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| Updated October 19, 2017

Although husbandry parameters vary from one species to the next, lepidopterans – including moths, skippers and butterflies -- all exhibit similar lifecycles and reproductive habits. After passing through developmental stages and becoming mature adults, male and female butterflies mate by pressing their abdomens together. A short time later, females deposit numerous tiny eggs on host plants, on which the hatchling caterpillars feed, grow and perpetuate the lifecycle of the species.

Butterfly Courtship

Although entomologists are still working out the specific cues that trigger reproductive behaviors, environmental cues, such as day length and temperature, probably play a role. Once the urge strikes, males of many species begin seeking and courting females by performing visual displays and emitting pheromones.

The males of some species take up position on a conspicuous perch while waiting for females to fly by; others follow female pheromone trails for up to a mile to locate potential breeding partners. While the females of some species select the males with which they will mate, the males of some species actually locate female caterpillars, wait for them to pupate and then guard their pupae until they emerge, at which time the males mate with the females, who are unable to fly away.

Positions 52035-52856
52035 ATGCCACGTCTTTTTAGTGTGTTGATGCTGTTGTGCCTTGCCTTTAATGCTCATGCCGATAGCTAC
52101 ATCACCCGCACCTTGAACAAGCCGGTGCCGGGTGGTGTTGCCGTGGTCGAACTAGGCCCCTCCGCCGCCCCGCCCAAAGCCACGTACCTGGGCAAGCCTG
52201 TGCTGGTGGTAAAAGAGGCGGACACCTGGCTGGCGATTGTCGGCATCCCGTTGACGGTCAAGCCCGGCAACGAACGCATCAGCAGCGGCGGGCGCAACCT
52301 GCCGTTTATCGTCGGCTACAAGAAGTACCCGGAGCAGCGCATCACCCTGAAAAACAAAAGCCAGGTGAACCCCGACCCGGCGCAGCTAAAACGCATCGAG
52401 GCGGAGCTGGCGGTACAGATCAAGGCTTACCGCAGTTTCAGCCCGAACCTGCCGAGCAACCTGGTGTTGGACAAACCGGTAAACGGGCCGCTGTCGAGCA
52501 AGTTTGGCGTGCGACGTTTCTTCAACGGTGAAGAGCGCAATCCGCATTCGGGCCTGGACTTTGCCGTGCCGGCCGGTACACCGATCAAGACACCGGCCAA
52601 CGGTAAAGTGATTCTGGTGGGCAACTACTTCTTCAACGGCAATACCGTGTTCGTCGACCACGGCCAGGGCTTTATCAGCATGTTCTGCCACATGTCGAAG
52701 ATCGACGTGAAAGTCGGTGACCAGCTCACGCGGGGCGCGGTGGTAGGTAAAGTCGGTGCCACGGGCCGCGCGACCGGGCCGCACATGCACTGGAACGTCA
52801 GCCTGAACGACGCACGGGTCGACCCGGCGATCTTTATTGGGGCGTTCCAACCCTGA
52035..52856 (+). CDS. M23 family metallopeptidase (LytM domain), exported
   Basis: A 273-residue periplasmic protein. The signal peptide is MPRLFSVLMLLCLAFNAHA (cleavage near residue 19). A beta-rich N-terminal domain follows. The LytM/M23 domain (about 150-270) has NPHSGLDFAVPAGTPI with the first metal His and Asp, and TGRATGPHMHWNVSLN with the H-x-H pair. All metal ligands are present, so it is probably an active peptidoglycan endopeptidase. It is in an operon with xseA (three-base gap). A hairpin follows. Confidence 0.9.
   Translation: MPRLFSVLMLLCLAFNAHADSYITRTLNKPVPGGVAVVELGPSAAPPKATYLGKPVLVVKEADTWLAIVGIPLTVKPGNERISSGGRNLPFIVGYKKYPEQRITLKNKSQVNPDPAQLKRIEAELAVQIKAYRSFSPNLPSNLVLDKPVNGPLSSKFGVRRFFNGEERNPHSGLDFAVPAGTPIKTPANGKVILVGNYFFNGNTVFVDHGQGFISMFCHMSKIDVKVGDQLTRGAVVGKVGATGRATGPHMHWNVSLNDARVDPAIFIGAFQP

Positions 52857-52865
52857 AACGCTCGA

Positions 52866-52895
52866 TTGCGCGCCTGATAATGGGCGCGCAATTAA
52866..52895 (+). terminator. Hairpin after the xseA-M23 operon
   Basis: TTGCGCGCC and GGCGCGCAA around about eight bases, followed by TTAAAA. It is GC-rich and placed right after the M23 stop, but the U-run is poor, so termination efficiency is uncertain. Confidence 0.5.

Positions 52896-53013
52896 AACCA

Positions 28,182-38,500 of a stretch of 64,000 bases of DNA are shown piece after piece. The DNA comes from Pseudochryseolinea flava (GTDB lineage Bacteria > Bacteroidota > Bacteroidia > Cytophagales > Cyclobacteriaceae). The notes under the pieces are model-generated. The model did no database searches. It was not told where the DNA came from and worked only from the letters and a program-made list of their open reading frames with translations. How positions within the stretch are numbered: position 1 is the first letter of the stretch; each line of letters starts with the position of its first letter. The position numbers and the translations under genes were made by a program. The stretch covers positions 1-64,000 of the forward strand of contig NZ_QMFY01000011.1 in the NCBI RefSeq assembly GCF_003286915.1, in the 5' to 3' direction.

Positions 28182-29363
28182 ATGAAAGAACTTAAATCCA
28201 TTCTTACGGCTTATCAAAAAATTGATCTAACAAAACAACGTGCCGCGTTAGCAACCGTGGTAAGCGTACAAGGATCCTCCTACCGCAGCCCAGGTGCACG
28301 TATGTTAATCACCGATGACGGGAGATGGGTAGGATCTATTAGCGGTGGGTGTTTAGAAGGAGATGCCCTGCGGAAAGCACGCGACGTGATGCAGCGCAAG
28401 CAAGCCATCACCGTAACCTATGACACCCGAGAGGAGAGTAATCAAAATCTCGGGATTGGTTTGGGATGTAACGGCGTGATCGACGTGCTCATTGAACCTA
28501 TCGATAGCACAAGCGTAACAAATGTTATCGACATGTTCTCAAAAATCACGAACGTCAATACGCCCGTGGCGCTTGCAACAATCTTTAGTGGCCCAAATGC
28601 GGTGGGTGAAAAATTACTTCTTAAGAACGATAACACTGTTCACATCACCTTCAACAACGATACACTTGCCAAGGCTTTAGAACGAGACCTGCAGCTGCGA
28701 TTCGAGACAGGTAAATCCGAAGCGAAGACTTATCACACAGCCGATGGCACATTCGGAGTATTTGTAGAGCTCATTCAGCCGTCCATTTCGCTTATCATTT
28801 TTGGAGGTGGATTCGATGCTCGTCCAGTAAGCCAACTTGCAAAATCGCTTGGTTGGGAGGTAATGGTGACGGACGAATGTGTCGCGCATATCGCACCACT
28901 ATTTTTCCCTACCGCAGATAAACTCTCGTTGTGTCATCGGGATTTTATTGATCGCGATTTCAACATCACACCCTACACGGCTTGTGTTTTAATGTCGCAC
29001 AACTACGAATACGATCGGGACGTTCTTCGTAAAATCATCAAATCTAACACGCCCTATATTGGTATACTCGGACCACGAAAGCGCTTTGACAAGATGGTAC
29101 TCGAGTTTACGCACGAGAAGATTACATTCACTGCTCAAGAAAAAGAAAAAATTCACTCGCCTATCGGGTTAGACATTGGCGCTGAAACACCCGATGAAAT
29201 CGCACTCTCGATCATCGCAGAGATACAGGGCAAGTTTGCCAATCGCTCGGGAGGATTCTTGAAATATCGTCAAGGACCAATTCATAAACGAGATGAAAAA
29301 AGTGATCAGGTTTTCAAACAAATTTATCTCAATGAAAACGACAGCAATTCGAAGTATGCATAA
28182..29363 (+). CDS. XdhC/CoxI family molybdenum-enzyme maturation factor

Butterfly Mating

Butterflies land on the ground or a suitable perch to mate. After turning to face away from each other, they join the tips of their abdomens. The male then transfers a packet of sperm -- called a spermatophore -- to the female’s body, where it will fertilize the waiting ova. Some species are capable of flight while mating, which can help them escape predators during what would be a vulnerable situation.

Egg Laying and Lifecycle

The females of most species deposit their eggs on a specific plant species -- termed a host plant. After hatching, the young caterpillars, which represent the larval stage of the butterfly lifecycle, begin feeding on the host plant. In some cases, the host plant has toxic properties that are harmless for the insects, but afford the caterpillars an additional layer of protection from hungry predators, as they can sequester the poisonous chemicals within their bodies. Once the caterpillars gave grown substantially, they form a chrysalis or cocoon in which they undergo a developmental process called metamorphosis. Later, often after overwintering, the adult insect emerges from the pupa and begins seeking out a mate.

Parthenogenetic Species

While the vast majority of butterfly and moth species engage in sexual reproduction, at least one species – the mulberry silkworm (Bombyx mori) -- is capable of asexual reproduction. A percentage of these moths reproduce via parthenogenesis, yielding offspring with essentially identical DNA as the parent. This can be a benefit to the species if the original parent was exceptionally fit, but it can also doom an entire clutch of young, if the parent was an inferior specimen.